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People’s proud invention of gears was preceded by mindless evolution: The tiny points on the legs of juvenile planthopper insects move like intermeshing cogs.
Those cogs in young Issus coleoptratus planthoppers touch at the upper parts of the legs, says neurobiologist Malcolm Burrows of the University of Cambridge in England. And when the planthopper leaps, gear teeth on one leg catch the teeth on the other in sequence. Meshing cogs get legs quickly moving in sync, enabling energy-efficient leaps, Burrows and Gregory Sutton at the University of Bristol in England say in the Sept. 13 Science.
“Imagine that we’ve got on our thighs — heaven forbid — projecting teeth from a gear wheel,” Burrows says.
Insect gear teeth are microscopic marvels, with up to a dozen along a curving strip not more than 400 micrometers long. Teeth in the insect’s hard outer covering stick out 30 micrometers at the most, each tapering to a point.
The teeth synchronize the legs, Burrows concludes. Planthopper legs don’t lift up and down on the sides of the body in vertical planes as a grasshoppers’ do. Instead the Issus legs, tucked under the body, angle in such a way that they need to move at the same time. Otherwise a powerful forward thrust would go wobbly and weak.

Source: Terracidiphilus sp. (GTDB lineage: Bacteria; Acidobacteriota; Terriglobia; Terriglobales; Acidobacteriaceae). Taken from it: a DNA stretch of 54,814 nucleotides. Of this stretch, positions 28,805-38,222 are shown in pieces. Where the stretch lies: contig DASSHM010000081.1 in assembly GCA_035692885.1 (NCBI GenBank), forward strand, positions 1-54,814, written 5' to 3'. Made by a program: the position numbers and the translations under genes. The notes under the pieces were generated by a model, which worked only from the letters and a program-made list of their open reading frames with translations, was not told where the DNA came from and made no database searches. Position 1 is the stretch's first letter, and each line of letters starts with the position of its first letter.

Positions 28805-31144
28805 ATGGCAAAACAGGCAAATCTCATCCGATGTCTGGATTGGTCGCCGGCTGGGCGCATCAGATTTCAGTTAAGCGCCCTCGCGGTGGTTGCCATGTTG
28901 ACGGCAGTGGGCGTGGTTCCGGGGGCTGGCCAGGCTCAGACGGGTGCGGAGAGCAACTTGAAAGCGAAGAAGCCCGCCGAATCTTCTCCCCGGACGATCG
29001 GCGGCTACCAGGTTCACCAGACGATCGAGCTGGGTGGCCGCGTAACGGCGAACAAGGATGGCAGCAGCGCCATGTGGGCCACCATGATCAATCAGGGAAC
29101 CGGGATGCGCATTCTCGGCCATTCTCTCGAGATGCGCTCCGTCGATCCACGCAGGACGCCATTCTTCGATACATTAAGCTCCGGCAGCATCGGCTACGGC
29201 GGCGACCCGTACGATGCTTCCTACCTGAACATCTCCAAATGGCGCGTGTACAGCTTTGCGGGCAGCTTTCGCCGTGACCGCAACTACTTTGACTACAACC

High-speed cameras revealed that a young planthopper’s two rear legs start moving within about 30 millionths of a second of each other, Burrows reports. That kind of near-synchrony “would be an incredibly difficult problem for the neurons to solve,” he says. Just one spike of activity for a nerve cell lasts some 300 times longer than the observed leg-to-leg delay. Then the nerve signal would have to travel and a muscle would have to react. Gears work much faster.
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Before a jump, gears roll so that the top ends of their strip of teeth interlock as the legs cock, the cameras showed. A planthopper jumps with more power than direct muscle action supplies. The insects get a boost by squeezing muscles ahead of time to bend the outer skeleton, just as an archer bends a bow before loosing the arrow. When the insect finally jumps, the gear teeth roll together down the curve.
During the final molt to adulthood, the teeth disappear. Yet grownups shoot through foliage with ballistic jumps just as juveniles do. Adults are bigger and heavier, Burrows says, so perhaps leg-to-leg friction syncs motions without the need for gear teeth.
Gears aren’t the only mechanical devices that have evolved in living organisms, says Alexander Riedel of the Karlsruhe State Museum of Natural History in Germany. Hinges abound, he says. He and his colleagues have described a beetle leg joint like a screw that turns in a nut.
A closeup of gears at the top of a young planthopper’s rear legs shows their intermeshing movements during a jump, and then slowly moving into position for a jump. (Images were captured at a rate of 5,000 frames per second and replayed at 30 frames per second.)
Credit: Courtesy of Malcolm Burrows